Total funding contributed to the development of the state-of-the-art facility is now $2.311 billion, up from the $1.6 billion originally announced in 2018.

“We are excited to learn of this additional investment being made by Mazda Toyota Manufacturing,” said Limestone County Commission Chairman Collin Daly. “We continue to be grateful to MTM for their belief in our county and look forward to our partnership with them for many years to come.” 

Mazda Toyota Manufacturing made an additional $830 million investment to incorporate more cutting-edge manufacturing technologies to its production lines and provide enhanced training to its workforce. (Photo/MTM)

The investment accommodates production line enhancements made to improve manufacturing processes supporting the Mazda vehicle and design changes to the yet-to-be announced Toyota SUV that will both be produced at the plant.

The new facility will have the capacity to produce up to 150,000 Mazda crossover vehicles and up to 150,000  of the new Toyota SUV each year. 

MTM continues to target up to 4,000 new jobs and has hired approximately 600 employees to date, with plans to resume accepting applications for production positions later this year. Construction of the plant continues, with 75-100 percent of the roofing, siding, floor slabs, ductwork, fire protection and electrical completed. 

“Mazda Toyota Manufacturing is proud to call Alabama home,” said Mark Brazeal, MTM vice president of administration said. “Through strong support from our state and local partners, we have been able to further incorporate cutting-edge manufacturing technologies, provide world-class training for team members and develop the highest quality production processes.

“As we prepare for the start of production next year, we look forward to developing our future workforce and serving as a hometown company for many years to come.” 

 

 

Huntsville Awarded $12.5M Federal Grant for Multimodal Transit Station

Just a couple weeks after rebranding the city’s transit system, Huntsville has been awarded a $12.5 million grant to build another transfer station and renovate the current station off Church Street.

U.S. Transportation Secretary Elaine L. Chao announced today the Federal Transit Administration will make the award. Some $464 million in infrastructure grants to 96 projects in 49 states and territories were awarded to improve the safety and reliability of America’s bus systems. Huntsville was the only Alabama city to receive a grant.

Huntsville will receive $12.5 million to construct a multimodal transfer station and renovate its existing operating facility. The project will improve safety and reliability, and accommodate growing ridership for Huntsville Transit.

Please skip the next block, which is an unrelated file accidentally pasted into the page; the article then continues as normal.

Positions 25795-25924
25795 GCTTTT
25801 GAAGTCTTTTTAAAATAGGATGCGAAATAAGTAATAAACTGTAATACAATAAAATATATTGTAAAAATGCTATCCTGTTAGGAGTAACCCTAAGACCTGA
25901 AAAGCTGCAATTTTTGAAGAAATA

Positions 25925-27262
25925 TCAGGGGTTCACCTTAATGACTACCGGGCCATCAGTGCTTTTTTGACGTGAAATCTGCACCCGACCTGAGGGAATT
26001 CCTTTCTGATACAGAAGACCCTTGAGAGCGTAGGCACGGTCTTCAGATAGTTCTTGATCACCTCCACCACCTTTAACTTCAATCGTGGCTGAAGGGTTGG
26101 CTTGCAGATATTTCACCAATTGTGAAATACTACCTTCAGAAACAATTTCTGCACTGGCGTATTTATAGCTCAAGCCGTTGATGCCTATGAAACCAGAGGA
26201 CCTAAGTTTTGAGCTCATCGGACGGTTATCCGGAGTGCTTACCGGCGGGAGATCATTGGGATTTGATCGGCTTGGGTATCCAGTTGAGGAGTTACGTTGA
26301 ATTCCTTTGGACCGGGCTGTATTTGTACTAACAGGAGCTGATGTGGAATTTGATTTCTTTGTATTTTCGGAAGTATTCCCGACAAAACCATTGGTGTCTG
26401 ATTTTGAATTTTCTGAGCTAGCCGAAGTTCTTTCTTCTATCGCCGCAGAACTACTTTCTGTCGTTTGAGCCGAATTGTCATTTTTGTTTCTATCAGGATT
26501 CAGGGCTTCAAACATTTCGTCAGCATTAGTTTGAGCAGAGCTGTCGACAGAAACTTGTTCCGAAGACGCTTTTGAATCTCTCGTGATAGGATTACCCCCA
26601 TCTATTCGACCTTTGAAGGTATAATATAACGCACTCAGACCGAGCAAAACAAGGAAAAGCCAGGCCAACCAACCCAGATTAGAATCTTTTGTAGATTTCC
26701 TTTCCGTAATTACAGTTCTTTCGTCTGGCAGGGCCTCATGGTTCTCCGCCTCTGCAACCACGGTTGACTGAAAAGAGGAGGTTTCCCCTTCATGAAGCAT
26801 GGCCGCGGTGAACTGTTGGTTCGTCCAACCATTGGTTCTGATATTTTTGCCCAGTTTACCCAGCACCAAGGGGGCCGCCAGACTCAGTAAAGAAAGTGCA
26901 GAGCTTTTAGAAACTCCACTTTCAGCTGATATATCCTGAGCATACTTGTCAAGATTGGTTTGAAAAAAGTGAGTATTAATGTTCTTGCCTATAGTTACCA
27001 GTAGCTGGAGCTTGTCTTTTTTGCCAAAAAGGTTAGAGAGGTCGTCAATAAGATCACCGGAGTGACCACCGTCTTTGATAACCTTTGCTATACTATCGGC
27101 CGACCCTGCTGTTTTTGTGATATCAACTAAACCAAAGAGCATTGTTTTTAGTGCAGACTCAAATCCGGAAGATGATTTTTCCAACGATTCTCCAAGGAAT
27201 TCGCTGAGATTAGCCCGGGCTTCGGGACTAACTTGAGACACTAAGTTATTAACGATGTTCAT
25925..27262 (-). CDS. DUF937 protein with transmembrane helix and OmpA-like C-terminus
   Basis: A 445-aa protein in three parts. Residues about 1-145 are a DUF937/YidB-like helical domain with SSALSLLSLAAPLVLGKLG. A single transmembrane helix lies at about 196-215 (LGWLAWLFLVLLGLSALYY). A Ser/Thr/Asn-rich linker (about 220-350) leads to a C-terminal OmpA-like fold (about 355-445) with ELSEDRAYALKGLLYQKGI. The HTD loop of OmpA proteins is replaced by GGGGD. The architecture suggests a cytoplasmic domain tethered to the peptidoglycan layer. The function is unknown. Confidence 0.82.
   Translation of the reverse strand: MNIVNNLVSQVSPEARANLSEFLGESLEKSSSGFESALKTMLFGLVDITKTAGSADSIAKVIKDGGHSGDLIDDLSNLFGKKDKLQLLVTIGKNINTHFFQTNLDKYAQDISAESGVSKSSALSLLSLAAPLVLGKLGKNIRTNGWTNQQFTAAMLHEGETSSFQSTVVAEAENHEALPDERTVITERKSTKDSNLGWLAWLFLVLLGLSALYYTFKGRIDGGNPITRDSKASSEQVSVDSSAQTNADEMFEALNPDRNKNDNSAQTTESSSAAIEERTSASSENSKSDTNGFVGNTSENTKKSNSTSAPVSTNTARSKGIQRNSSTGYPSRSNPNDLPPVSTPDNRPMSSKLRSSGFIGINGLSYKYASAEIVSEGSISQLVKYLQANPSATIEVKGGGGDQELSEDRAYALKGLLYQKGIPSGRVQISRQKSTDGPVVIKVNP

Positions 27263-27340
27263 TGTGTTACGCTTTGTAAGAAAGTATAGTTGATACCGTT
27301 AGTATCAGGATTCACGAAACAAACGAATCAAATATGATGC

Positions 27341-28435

“This grant will provide a major upgrade in our transportation system,” said Mayor Tommy Battle. “When complete, we’ll be able to provide more services for those who want and need alternative methods of transit.”

Transportation Director Tommy Brown said the new transfer station will be able to accommodate additional buses, taxis, Greyhound, and ride-share programs such as Uber and Lyft.

“As we look to add more routes and options to our transportation network, we’ll need an expanded facility for our central hub,” said Brown. “Our population and demand for service is growing and this puts us in a great position for the next 20 years to accommodate ridership and improve our reliability and efficiency.”

The multimodal transit facility will be built on the site of the old Sherman Concrete plant just off of Church Street and Pratt Avenue. The city acquired the property to make room for the University Drive/Church Street roadway improvement project, now under construction.

“Moving the transfer station will give us more room for waiting areas and public amenities like charging stations for cell phones, laptops and even electric vehicles,” said Brown. “Following this project, we’ll add a new building at our existing location with services for bus drivers such as a lunch room, break rooms, locker facilities, automated bus wash and employee parking.”

Phase 1 of the project is expected to cost approximately $15.7 million. Phase II renovations on Cleveland are estimated at about $3.4 million.

“We can’t start tomorrow because of the Church Street road project, but hopefully we’ll get started in 2021 and be open by 2022,” said Brown.

The funding is from the FTA’s Grants for Buses and Bus Facilities Program.